Those are the two different paths, and they complement each other. Interestingly enough, we are rapidly increasing our sales of materials to other general contractors.
McKinsey: Overall, the interest in “productizing” construction is growing. What’s your take on the conversation?
Marks: People are definitely reacting—and not just to us. Prefab building is getting more and more attention, primarily from hospitality and healthcare because those buildings are very reproducible. More companies are turning their attention to disrupting this industry and there’s more discussion about our approach—and that’s a good thing.
People are asking about competition. I come from electronics—a highly competitive industry and a $1.3 trillion market—and construction is six times the market size. Competition is good for the industry: suppliers will begin to change the way they design things, and there will be more support for the workforce. The more people who are engaged, the more the industry will change. And that’s good for everybody. In an $8 trillion market, there’s plenty of room for innovation.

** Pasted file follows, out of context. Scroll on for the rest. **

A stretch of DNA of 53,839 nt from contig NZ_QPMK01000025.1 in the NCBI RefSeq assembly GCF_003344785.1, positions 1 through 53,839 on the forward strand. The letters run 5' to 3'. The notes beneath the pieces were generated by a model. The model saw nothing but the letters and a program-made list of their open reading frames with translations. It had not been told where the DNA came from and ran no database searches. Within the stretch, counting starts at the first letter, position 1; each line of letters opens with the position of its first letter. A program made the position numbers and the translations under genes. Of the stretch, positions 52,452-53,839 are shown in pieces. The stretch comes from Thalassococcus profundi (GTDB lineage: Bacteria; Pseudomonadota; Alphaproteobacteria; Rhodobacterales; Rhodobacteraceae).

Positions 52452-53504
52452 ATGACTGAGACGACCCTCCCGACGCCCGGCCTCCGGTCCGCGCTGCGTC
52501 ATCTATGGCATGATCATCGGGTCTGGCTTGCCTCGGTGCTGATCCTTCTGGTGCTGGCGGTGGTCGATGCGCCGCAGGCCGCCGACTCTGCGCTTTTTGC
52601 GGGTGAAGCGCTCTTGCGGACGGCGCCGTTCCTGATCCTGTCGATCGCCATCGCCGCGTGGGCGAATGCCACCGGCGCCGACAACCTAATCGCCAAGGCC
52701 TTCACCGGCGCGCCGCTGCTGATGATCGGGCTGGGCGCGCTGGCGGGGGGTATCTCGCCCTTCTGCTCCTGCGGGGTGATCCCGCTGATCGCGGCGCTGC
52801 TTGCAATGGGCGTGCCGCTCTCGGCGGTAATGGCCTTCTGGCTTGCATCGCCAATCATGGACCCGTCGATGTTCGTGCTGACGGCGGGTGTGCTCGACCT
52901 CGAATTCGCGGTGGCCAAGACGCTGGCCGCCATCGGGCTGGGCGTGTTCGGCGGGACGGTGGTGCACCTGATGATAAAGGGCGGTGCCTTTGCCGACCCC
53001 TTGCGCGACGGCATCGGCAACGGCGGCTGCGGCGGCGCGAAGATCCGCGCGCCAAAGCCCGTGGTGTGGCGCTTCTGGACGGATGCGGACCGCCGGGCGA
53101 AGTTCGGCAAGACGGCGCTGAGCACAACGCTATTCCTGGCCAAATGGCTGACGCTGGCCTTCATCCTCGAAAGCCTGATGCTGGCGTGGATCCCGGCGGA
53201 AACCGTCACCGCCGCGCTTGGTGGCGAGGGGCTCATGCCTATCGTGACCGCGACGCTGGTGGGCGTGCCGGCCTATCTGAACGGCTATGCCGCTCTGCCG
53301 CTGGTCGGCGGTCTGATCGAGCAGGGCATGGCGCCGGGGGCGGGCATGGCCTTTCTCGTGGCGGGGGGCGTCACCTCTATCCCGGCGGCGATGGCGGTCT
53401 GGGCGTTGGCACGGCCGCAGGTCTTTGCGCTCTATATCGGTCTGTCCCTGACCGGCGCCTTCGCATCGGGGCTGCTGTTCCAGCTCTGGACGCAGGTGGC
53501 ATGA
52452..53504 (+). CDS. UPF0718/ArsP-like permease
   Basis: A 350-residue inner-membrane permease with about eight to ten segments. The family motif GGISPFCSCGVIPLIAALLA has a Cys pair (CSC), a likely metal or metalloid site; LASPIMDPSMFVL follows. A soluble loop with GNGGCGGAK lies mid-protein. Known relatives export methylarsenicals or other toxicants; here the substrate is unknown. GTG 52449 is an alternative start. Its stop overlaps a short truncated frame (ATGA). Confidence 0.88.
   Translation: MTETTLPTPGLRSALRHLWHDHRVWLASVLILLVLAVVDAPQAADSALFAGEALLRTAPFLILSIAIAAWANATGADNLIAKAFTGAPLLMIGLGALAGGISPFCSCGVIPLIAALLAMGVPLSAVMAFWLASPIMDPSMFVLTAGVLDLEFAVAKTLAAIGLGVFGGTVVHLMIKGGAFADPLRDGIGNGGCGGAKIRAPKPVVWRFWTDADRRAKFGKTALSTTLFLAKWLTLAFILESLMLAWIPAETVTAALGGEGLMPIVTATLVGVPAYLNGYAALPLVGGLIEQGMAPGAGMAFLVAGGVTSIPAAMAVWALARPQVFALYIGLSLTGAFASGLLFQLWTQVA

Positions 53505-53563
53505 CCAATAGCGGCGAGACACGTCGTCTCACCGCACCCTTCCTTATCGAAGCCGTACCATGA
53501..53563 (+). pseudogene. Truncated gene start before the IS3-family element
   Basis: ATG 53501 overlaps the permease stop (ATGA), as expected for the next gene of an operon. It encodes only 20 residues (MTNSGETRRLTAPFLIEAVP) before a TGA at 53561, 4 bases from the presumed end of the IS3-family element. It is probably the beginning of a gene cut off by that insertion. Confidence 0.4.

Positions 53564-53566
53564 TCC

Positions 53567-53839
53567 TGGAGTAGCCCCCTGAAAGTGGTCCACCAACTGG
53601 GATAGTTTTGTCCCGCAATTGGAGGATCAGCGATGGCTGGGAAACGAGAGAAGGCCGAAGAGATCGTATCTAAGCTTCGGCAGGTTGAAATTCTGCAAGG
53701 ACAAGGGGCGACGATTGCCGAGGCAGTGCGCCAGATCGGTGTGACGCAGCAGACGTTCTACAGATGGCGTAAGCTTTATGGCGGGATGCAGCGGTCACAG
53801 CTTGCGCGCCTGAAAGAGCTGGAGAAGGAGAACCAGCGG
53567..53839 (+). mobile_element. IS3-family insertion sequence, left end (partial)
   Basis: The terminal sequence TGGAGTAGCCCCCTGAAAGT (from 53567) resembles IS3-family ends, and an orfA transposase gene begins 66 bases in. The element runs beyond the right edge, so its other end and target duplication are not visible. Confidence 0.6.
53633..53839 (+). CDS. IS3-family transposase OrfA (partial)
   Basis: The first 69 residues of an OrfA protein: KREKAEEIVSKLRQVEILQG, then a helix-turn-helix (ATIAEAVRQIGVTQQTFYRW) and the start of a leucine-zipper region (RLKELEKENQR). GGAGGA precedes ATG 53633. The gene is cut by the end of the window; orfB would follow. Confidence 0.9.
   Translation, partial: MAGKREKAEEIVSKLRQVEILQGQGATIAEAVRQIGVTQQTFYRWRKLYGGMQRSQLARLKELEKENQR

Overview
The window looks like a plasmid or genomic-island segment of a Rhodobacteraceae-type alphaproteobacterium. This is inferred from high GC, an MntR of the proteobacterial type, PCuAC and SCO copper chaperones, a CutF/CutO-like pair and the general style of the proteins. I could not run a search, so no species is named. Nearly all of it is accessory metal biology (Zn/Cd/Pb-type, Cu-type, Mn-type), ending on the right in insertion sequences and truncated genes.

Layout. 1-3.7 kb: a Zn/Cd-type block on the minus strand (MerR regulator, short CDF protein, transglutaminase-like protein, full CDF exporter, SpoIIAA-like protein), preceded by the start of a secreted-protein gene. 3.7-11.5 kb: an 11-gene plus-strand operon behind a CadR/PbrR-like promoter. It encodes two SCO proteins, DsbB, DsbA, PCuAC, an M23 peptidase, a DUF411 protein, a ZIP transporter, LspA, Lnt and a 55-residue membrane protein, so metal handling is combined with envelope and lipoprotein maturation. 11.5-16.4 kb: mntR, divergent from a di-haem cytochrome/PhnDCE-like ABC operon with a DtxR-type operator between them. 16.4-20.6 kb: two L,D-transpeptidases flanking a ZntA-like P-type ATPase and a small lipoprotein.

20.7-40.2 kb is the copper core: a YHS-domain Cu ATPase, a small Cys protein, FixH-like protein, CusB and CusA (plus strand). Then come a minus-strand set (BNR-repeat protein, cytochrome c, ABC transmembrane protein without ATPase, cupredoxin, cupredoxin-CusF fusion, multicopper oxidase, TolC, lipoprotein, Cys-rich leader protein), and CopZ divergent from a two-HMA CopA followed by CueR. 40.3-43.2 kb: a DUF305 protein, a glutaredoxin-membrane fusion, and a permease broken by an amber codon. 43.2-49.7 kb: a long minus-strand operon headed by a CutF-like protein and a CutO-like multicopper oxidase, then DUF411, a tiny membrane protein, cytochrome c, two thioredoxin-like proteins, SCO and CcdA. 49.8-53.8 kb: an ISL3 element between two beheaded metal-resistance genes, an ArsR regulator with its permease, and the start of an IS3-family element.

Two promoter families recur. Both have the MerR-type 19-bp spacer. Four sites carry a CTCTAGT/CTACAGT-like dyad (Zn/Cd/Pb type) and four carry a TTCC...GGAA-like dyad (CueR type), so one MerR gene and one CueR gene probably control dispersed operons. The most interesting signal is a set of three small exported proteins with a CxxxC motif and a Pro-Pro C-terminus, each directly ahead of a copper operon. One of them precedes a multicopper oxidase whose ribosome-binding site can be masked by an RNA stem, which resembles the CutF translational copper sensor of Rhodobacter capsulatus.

This is a never-ending process, and the industry is poised to evolve. Soon enough we’ll be putting up buildings in a month, or a week, and at way lower cost because we’re going to just keep engineering these processes. The factory will get more efficient and we’ll automate certain factory tasks. Just think about cell phones—the iPhone is ten years old, and it does all kinds of things that nobody ever imagined when the first one came out. Innovation is relentless, and there are new capabilities every year—and that’s exactly what’s going to happen with buildings.